In early November, I found myself on a plane wondering what exactly I was doing. It’s not like this was a shock (I had spent the night before packing, and the month before knowing), but it suddenly occurred to me that I had no clue what was in store. We were going to the Youth Leadership Conference in Anchorage, a meeting Cordova’s student council members had gone to for many years before a lapse. We started again last year, but I couldn’t help but feel like a guinea pig. I glanced back to the two other people who would be going on the trip- Paoola Vargas as a chaperone and Zoe Russin as the other student- to try and soothe my nerves. Mrs. Vargas had been on the trip last year, certainly she knew what was going on. Of course, she was three rows behind me and I wasn’t about to shout, “Mrs. Vargas, Mrs. Vargas, what am I doing here?” despite the temptation.
The conference took place in the Hilton hotel, a daunting place for anyone who doesn’t wear business suits as casual clothing. After breakfast, everyone gathered for the first meeting. All the participants sat in a circle of chairs, either fidgeting or talking and laughing, depending on whether or not they’d come here before. Zoe and I fell into the ‘fidgeting’ category. I stared out the window in an attempt to find birds (there were none) until the coordinators walked in.
The tone they set endured the entire conference. Before they even told us what we were doing, they began to laugh and joke with some of the students they knew from previous years. Eventually one came to the center and said, “You guys all look tired! Wanna play a game to get the juices flowing?” The conference veterans cheered and shouted out suggestions. The rest of us sat confused. Wasn’t this a serious conference about very serious things, to be spoken about in serious tones?
The answer, we discovered, was yes and no. We discussed the future of education in Alaska. We played games. We brainstormed plans to reduce problems relating to violence and drug abuse in our communities with school board members from across the state. We wrote poems to perform at the school board banquet. We listened to speakers from the Alaska government and asked them questions relating to their stance on education and how they plan to ensure Alaskan schools stay strong despite the financial crises. We painted rocks in an art class. We found people just as interested in making positive change as we were. We learned. We made friends.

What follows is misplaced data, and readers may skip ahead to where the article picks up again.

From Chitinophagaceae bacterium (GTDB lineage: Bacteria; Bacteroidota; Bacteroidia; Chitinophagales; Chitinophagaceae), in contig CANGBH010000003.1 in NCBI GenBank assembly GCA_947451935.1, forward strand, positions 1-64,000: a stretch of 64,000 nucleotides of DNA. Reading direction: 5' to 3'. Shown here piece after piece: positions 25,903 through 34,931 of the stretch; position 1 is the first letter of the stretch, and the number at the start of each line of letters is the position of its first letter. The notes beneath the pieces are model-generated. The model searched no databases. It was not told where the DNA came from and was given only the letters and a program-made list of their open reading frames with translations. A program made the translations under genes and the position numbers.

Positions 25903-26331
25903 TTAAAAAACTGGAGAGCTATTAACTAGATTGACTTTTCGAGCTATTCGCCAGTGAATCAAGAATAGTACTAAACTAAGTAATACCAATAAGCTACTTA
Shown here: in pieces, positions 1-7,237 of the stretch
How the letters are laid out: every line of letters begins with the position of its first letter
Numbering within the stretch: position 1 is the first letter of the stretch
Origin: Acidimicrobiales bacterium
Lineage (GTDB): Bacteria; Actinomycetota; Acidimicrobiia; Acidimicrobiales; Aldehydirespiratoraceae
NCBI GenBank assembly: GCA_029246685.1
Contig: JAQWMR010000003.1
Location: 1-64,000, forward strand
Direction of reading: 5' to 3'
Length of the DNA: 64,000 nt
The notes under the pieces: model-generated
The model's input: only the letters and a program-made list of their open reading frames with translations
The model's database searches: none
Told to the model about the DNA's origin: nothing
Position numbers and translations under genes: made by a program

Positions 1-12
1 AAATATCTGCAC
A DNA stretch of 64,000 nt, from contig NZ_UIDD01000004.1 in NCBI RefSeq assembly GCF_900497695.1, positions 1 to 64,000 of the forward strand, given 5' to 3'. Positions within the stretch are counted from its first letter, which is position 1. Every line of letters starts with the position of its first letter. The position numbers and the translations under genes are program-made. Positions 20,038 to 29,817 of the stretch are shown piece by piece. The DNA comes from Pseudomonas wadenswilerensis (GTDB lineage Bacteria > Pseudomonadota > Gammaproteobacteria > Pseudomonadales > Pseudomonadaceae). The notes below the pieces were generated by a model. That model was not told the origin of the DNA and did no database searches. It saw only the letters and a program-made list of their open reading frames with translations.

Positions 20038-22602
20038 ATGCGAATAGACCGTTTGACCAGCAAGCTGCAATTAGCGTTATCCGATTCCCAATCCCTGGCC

Of course, that’s simplifying it. Not all the speakers were from the government, but all were inspiring. We met Gene Tagaban, a storyteller and mentor who taught us about the importance of knowing our own history to understand others, how we can stay positive in a negative world, and why you should wiggle your fingers and whisper “awesome” to strangers (we tried this with mixed results). Two of the classes were about storytelling, one by Konrad Frank on telling your own story and one by Trey Losey of Diff3r3nt by D3sign, a spoken word poet.
It’s easy to ask us what exactly we got out of it and expect something concrete. Certainly, we did do tangible things. We fundraised for a scholarship through both a silent and traditional auction. We wrote out action plans for our communities. All the same, what we learned was just as valuable as the scholarship money we raised. We learned how to see the details of the big picture. We learned how to make change. We learned that we’re not alone in our efforts. And when I got back onto that plane, you can be sure I knew exactly what I’d be doing when I got home.